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A Holy Night's Stay at the Sofitel Cartagena Santa Clara

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  Site Where: Calle Del Torno 39-29, Cartagena, Colombia
March 9, 2009 at 4:52 PM | by | ()

Last month, Amanda Pressner gave Jaunted a report on her jaunt down to Colombia. This week, she is giving HotelChatter reviews of the hotels she checked into during her trip. Any questions or suggestions about the Colombia Hotel Scene? Let us know. Enjoy.

There’s something a touch naughty about shacking up for the night in a 400-year-old former convent that once housed an order Clarisian nuns. You wonder, as you prepare to spend a weekend living in sin in a room transformed from the women's spartan sleeping quarters into a sexy, 500-thread count love den—what would the sisters say if they could see you now?

Fortunately, while staying at the Sofitel Cartagena Santa Clara may qualify as a religious experience (it’s widely considered the most luxurious hotel in the old city) there’s no need to act discrete or be on your best behavior.

What was once a nunnery in the 1600s, and then a charity hospital in the mid 19th century was painstakingly restored in 1994 and eventually turned into a five-star 121-room property that’s has hosted everyone from the King of Spain, Bill Gates and Mel Gibson to Jasser Arafat, Fidel Castro and Mick Jagger.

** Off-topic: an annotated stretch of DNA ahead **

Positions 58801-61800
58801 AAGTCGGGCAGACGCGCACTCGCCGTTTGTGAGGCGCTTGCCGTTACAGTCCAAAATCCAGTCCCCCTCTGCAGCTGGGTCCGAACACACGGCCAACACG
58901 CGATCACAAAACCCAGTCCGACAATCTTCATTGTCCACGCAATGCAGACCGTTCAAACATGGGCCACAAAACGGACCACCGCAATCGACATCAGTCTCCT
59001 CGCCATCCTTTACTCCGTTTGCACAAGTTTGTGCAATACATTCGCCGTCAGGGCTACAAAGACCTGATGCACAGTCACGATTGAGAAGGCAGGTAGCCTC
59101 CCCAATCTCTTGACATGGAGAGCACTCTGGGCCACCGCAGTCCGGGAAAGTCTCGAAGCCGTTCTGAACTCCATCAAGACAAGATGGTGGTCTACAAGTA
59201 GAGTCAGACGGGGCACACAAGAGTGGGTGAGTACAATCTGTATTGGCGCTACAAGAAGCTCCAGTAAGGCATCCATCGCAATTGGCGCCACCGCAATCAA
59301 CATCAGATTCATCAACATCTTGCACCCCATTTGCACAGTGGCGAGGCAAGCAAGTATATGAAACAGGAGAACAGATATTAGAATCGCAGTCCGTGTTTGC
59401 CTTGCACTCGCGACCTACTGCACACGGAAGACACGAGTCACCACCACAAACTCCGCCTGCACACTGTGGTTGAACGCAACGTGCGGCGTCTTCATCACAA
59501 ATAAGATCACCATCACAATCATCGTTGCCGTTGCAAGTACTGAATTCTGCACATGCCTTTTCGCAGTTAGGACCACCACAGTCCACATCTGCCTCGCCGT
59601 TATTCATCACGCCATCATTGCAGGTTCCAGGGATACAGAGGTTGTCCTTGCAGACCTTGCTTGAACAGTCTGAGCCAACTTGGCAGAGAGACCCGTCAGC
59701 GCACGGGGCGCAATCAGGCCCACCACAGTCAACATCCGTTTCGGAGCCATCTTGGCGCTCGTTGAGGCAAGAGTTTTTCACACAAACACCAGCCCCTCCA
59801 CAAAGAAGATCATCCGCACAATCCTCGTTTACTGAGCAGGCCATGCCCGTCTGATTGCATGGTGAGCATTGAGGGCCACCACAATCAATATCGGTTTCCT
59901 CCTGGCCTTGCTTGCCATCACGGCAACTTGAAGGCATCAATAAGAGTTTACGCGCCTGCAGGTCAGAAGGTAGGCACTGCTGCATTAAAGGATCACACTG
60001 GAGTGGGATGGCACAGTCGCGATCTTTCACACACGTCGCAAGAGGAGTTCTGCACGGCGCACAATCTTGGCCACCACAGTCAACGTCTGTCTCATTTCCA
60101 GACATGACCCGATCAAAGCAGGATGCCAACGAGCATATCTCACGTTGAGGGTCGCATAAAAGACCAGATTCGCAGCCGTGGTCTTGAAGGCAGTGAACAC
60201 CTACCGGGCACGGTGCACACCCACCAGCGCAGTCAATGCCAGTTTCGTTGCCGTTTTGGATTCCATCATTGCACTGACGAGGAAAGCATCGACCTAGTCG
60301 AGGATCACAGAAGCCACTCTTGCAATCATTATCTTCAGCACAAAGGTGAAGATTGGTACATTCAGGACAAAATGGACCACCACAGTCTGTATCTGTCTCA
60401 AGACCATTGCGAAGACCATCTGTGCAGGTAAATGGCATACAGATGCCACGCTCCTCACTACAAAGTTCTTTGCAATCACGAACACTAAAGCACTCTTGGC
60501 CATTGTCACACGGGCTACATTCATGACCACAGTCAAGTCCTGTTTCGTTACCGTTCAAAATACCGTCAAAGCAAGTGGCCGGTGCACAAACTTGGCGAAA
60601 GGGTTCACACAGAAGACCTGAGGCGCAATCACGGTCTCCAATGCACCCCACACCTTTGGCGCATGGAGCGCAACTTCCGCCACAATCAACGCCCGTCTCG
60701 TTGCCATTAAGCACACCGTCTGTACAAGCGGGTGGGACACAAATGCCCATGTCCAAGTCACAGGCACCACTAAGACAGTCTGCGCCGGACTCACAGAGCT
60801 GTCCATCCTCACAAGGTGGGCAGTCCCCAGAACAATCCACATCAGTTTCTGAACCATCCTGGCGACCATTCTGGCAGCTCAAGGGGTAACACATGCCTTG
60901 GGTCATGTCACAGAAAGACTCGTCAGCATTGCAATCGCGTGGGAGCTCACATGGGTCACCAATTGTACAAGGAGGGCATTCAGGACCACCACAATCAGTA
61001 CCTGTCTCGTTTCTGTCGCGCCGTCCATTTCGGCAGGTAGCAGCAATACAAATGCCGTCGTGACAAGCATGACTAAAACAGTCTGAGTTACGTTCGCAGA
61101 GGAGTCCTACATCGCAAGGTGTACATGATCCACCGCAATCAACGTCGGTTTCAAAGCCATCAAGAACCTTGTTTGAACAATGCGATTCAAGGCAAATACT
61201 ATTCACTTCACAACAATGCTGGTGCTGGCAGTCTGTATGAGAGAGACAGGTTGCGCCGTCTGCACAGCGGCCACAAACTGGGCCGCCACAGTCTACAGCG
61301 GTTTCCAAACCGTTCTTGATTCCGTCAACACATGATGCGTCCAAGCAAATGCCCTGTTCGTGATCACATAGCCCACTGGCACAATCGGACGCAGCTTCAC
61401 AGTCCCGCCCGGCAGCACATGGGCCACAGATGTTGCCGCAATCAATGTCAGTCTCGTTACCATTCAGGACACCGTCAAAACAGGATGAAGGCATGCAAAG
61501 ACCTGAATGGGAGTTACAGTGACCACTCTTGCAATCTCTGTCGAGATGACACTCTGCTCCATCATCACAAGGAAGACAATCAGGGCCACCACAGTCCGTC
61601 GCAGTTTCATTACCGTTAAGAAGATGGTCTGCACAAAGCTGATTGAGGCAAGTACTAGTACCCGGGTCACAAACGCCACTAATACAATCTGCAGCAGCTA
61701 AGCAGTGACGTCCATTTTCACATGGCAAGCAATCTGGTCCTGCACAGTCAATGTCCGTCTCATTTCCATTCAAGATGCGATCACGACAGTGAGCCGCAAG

We can bet that no matter what kind of bad behavior you’ve got cooked up for your stay, you’ve already been trumped by one of these guys—so have at it.

Check in
Upon passing through the enormous wooden doorway at the entrance, our bags were immediately whisked away by porters and we were directed to the check-in desk manned by at least four impeccably dressed women. Thanks to the abundance of staff, we waited less than 5 minutes to get our keys (electronic—a much appreciated modern touch, since I always worry about losing the ancient brass versions provided in some historic hotels).

The only issue came when we needed to exchange our US dollars for Colombian pesos. Neither the front desk or nor concierge would do the transaction, and instead, directed my boyfriend to head outside the hotel to find a money changer or a bank. When he trudged back 10 minutes later, sweaty and still clutching the cash he’d set out with, the hotel eventually changed the money…but we couldn’t understand why such an upscale hotel wouldn’t do that in the first place.

Room Reaction